Even looking back 7 years ago to Hal Varian’s famous and awe-inspiring statement about the scale and depth of data usage, it is clear that we are in a vastly different environment from the one that existed when Stephen Hasse first hypothesized about cyber liability. Few could have predicted the rise of the smartphone, the proliferation of devices connected to the internet (the internet of things or IoT), and the way entire industries would be reconfigured as a result of these changes. 

If we took a fresh look at the way at our environment that is strung together by actions, technologies, and data, if we look at what these things say about the risks that people take, if we were to start from scratch with the way that we insure a general safety net by finding people, pooling together, managing risk, and protecting against unintended consequences, I would suggest we would have vastly different insurance products and services than we do now. What these products look like, I’m not sure. I do have some guesses, though.

If we pull at this thread a little bit and try to extract some basic strategies for what such products might look like, we could guess that these imaginary new products would take advantage of the natural ability of those technologies to do the things that humans do not do as well.

This insight also helps us distinguish between cyber liability and algorithmic liability. While cyber coverage is focused on the protection of data, coverage for algorithmic malpractice would focus on the applications of that data.

The rest of this section explores the ways that algorithms are unique from data and examines what those unique features can tell us about this new category of algorithmic liability.

How are algorithms different from data?

1. Algorithms use data

Now, let us do a quick recap about some of the ways in which algorithms are different from data. Cyber is data. Algorithms use data. Put one way, data is a noun and algorithm is a verb.

This basic structure of inputs and outputs means there is a symbiotic relationship between data and algorithms. Internet searches, smartphones, sensors, and other devices all produce data. By clicking on this article, you probably generated some microscopic record about your identity, how long you viewed the page, and whether or not you scrolled all the way to the bottom of the page. Data is all around, it is inescapable, and it can tell us better about who we are than traditional metrics that are used to manage risk.

Similarly, algorithms are all around and inescapable. In fact, the use of algorithms to do even mundane tasks has become so widespread and en vogue that Jonathan Zittrain, director of Harvard’s Berkman Klein Center for Internet and Society stated the following:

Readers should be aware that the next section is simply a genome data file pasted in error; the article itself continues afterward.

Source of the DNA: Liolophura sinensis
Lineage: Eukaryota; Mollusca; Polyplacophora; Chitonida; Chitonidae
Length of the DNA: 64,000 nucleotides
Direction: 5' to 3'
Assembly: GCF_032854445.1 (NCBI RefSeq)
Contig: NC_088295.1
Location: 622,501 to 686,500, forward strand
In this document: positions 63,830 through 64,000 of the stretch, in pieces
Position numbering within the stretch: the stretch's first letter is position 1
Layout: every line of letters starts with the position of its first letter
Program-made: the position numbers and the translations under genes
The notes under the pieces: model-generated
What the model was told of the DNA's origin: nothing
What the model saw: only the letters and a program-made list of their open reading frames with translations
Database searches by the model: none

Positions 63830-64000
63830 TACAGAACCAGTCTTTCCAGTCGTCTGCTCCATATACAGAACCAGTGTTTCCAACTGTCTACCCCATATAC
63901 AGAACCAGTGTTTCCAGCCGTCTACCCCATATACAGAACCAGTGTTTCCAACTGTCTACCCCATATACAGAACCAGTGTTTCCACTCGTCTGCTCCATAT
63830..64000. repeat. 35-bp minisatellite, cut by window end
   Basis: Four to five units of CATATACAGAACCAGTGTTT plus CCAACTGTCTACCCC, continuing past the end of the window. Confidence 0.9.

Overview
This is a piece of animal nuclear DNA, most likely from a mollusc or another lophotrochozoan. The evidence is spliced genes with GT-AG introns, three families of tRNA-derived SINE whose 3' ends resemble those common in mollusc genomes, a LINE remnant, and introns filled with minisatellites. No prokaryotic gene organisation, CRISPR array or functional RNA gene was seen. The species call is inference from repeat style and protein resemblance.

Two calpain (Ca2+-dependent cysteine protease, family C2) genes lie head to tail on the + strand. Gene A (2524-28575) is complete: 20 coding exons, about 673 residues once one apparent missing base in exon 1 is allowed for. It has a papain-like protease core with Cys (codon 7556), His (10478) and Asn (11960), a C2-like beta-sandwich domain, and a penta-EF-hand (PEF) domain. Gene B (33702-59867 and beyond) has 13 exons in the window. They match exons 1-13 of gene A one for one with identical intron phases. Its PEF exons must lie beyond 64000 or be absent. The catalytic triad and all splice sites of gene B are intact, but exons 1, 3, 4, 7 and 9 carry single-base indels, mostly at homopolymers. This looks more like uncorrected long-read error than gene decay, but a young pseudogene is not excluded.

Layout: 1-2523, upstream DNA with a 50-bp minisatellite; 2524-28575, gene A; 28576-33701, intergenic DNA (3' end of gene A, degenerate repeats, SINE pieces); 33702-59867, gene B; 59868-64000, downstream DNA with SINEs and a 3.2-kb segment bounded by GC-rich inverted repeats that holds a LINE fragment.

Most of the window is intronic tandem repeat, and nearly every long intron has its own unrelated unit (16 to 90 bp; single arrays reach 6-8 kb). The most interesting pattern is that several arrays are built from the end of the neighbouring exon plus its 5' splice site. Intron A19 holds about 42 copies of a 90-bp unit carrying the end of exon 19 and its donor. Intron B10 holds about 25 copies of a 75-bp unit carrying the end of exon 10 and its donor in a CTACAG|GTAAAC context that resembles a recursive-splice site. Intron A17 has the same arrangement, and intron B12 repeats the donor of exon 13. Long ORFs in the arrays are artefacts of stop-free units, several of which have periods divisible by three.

I think of machine learning kind of as asbestos… It turns out that it’s all over the place, even though at no point did you explicitly install it, and it has possibly some latent bad effects that you might regret later, after it’s already too hard to get it all out.”

The reason there are so many algorithms being deployed so haphazardly now is because there is so much algorithm fuel out there (algorithm fuel is data). If we are not mindful about where we are allowing that fuel to drive us, we might end up in a place we do not want to be.

2. Algorithms are now their own fungible things

The ubiquity of algorithms and algorithm fuel (data) leads into my next point of distinction. The fact that you can purchase, implement, and modify algorithms highlights that algorithms are now their own fungible things. Thanks to the amount of data that is available, algorithms have gone from being a piece in some machine to being their very own machine. They have gone from being an indistinguishable part of the car to being the engine.

A quick search of Bing reveals that there are algorithms for sale on the internet (primarily for use in high frequency trading scenarios). If I hop on the education platform, udemy, I can search for course on algorithms and find 2029 online courses available at my fingertips to help teach me about how to make algorithms, data types and algorithms, algorithms for genetics, and even algorithms for 3D printing things.

In the medical contexts, algorithms are increasingly used to help detect illnesses, identify treatments, and reduce future health impacts. In the tax context, algorithms are used to calculate tax liabilities. In the legal context, algorithms are used to find important documents. Algorithms aid in the detection of crimes with facial recognition software, they are used to set bail and evaluate whether someone might be a flight risk, and they help monitor different statistics to address issues such as recidivism. In addition to demonstrating the vast potential of algorithms, these examples also help indicate something else. Algorithms are scary and have lots of negative downsides.

What Can The Unique Features of Algorithms Tell Us About Liability From Algorithms?

Like with other machinery, we can take what we know about the differences between algorithms and data and begin to imagine what some framework for evaluating the new forms of liability could look like, that emanate from algorithms.

The major classes of liability relating to data yielded five categories. These five categories cover active protections against cyber liability, such as attacks to your network, business interruptions, media liability, and privacy liability, and inactive protections, such as errors and omissions. Each of these five categories protect against the basic life cycle of data. Data is created, stored, and used. While it is being stored, someone might try to access your network, a disruption could interrupt your business, someone from within the network could leak information, the type of information you are protecting might be very sensitive and subsequently damage an individual, or you might just mess up and accidentally release all of your data.

While it may be some time before the market for algorithmic liability products is mature, based on this lifecycle analysis of cyber it would follow that we can develop a rudimentary understanding of algorithmic liability by identifying the lifecycle stages of an algorithm. In following posts, I do my best to break out algorithmic liability into active algorithmic liability — protection from 1) the creation of algorithms, 2) the implementation of algorithms, 3) the use of algorithms, and 4) modification of algorithms — and inactive algorithmic liability (protection from errors, omissions, and other sorts of negligence).

Stay tuned!